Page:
British Foreign Minister Jack Straw set out guidelines March 15 for a global treaty on conventional arms sales that London plans to promote this year. The initiative comes at a time when the European Union is wrestling with whether to waive arms sales restrictions on China.
Speaking at a London event hosted by the nongovernmental organization Saferworld, Straw said that the international community has addressed biological, chemical, and nuclear weapons but has neglected conventional arms such as machine guns, tanks, and combat aircraft. He argued this “gap” must be filled because conventional arms “per item are plainly less lethal than a nuclear or chemical bomb, but which account today for far more misery and destruction across the world.”
London is not seeking to outlaw trade in conventional arms. Instead, the proposed treaty, which Straw first broached last September, would establish legally binding global standards for acceptable weapons exports. (See ACT, November 2004.)
Unacceptable arms deals would be those that might spark regional aggression or tension, end up in terrorist hands, or lead to human rights abuses, he explained. Criteria for judging sales should be derived from “certain basic standards of behavior and policy” enshrined in the UN Charter, the UN Universal Declaration of Human Rights, and other international law, Straw stated.
Governments subscribing to the treaty ideally would be obligated to impose criminal penalties on treaty violations by their citizens and companies, Straw said. He also maintained that the treaty’s effectiveness would rest on governments informing each other of their denials of potential exports. The 34 members of the voluntary Wassenaar Arrangement exchange information on their export denials of dual-use goods and technologies, which have both civilian and military applications, but they do not notify each other of their conventional arms export denials.
“Without enforceability mechanisms and information sharing, a treaty would risk being one simply on paper, not in fact,” Straw warned.
However, Straw tempered expectations for fast results, describing British efforts as the beginning of a “long process.”
The British arms trade treaty push coincides with a debate within the 25-member EU, which includes the United Kingdom, about lifting a 1989 arms embargo on China. (See ACT, March 2005.) Washington is adamantly opposed to the move, in part because it says China has not sufficiently improved its human rights record since Beijing’s brutal crackdown on peaceful protestors at Tiananmen Square, for which the embargo was originally imposed. The United States is also concerned about China’s use of European weapons and technology during a possible conflict with Taiwan, which might involve the United States.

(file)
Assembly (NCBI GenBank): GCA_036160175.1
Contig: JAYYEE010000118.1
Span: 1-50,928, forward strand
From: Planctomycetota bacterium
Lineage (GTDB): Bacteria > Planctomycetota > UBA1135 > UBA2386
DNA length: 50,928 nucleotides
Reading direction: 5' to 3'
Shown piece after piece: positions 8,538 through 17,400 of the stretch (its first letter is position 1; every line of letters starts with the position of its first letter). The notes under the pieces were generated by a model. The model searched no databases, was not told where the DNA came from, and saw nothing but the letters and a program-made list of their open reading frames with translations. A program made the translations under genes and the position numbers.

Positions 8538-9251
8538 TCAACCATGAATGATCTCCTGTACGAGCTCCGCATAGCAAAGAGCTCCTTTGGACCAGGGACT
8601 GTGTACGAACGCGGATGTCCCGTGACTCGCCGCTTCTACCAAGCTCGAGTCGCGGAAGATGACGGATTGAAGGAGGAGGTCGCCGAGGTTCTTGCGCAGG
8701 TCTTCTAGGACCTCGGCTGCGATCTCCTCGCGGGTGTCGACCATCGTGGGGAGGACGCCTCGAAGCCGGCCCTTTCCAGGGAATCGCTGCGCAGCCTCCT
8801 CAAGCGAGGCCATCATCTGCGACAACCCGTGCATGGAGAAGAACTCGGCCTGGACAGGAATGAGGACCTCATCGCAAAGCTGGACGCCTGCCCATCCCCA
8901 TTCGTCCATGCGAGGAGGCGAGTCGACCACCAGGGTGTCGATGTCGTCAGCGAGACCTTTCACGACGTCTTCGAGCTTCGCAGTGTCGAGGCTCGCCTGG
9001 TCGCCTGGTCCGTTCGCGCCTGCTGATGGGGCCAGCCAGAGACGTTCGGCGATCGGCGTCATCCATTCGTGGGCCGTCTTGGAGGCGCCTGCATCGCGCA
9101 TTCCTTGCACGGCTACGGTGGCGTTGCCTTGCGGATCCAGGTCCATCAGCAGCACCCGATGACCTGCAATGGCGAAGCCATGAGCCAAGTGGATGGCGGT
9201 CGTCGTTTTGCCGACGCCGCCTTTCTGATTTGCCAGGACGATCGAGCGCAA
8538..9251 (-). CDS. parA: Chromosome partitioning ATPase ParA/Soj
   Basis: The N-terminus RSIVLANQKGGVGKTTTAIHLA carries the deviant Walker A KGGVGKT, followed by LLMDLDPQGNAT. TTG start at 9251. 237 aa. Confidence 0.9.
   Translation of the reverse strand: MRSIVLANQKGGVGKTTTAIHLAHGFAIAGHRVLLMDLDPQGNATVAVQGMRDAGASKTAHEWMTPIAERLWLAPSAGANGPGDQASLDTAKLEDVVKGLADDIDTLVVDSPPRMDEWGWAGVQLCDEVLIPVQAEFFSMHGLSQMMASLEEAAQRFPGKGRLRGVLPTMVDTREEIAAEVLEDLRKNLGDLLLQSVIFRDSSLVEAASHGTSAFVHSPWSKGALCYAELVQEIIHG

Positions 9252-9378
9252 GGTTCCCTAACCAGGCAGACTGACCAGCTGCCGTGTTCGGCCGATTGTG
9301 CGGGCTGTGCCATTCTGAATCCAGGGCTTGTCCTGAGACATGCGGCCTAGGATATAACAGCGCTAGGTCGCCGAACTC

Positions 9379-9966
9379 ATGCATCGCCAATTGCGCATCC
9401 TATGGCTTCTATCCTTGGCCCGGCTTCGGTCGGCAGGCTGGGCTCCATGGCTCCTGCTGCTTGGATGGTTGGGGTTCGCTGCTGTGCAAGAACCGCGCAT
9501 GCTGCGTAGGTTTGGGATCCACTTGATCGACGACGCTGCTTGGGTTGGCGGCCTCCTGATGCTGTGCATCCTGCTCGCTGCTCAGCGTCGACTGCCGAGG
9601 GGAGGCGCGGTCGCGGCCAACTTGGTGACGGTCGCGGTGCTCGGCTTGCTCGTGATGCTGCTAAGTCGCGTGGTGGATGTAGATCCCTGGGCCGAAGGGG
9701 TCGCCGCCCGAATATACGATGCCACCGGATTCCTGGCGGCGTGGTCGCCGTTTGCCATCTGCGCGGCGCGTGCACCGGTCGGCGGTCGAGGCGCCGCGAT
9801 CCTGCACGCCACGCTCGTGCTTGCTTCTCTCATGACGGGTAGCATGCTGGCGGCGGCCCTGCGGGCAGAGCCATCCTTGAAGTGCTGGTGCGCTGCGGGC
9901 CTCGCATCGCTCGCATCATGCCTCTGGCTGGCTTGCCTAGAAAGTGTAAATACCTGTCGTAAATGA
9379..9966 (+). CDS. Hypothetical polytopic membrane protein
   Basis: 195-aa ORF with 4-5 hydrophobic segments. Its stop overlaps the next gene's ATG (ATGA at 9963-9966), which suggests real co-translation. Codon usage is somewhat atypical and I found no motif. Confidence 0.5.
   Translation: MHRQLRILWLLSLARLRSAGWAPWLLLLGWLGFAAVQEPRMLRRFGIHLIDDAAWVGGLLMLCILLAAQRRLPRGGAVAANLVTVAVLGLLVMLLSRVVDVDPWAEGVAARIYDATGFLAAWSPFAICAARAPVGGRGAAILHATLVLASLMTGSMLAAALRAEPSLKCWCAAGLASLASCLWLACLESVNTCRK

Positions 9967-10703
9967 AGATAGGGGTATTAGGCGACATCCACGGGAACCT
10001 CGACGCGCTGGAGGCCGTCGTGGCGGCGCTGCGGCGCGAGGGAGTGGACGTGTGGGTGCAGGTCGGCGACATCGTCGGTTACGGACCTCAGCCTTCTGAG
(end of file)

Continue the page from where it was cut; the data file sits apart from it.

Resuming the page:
Until recently, the EU appeared poised to scrap the embargo before June. (See ACT, January/February 2005.) Now, the move increasingly looks like it might be postponed because of a combination of U.S. pressure and China’s March 14 adoption of a law that authorizes the use of force against Taiwan, should it assert its independence. Although Beijing has repeatedly threatened such action against Taiwan, which China views as a renegade province, the anti-secession law’s passage has made some EU countries more uncomfortable with dropping the embargo. Straw said in a March 20 interview on the United Kingdom’s ITV that the new law has “created quite a difficult political environment.”
Previous talks to limit conventional arms trade have been frustrated by a general attitude among arms suppliers that other countries’ exports are the problem, not their own. Talks convened at Washington’s initiative in the wake of the 1991 Persian Gulf War to rein in the global arms trade broke up after the United States announced a sale of up to 150 combat aircraft to Taiwan, upsetting China. (See ACT, September 1992.)
In his speech, Straw said he did not “underestimate the difficulties” of achieving the desired treaty but insisted London would not be daunted.
The United Kingdom intends to raise the matter at the Group of Eight and in the EU this year when it holds the rotating presidency of both forums. London also plans to sponsor an experts meeting before this summer to begin discussing technical aspects of a future agreement, which Straw said should be negotiated by the United Nations.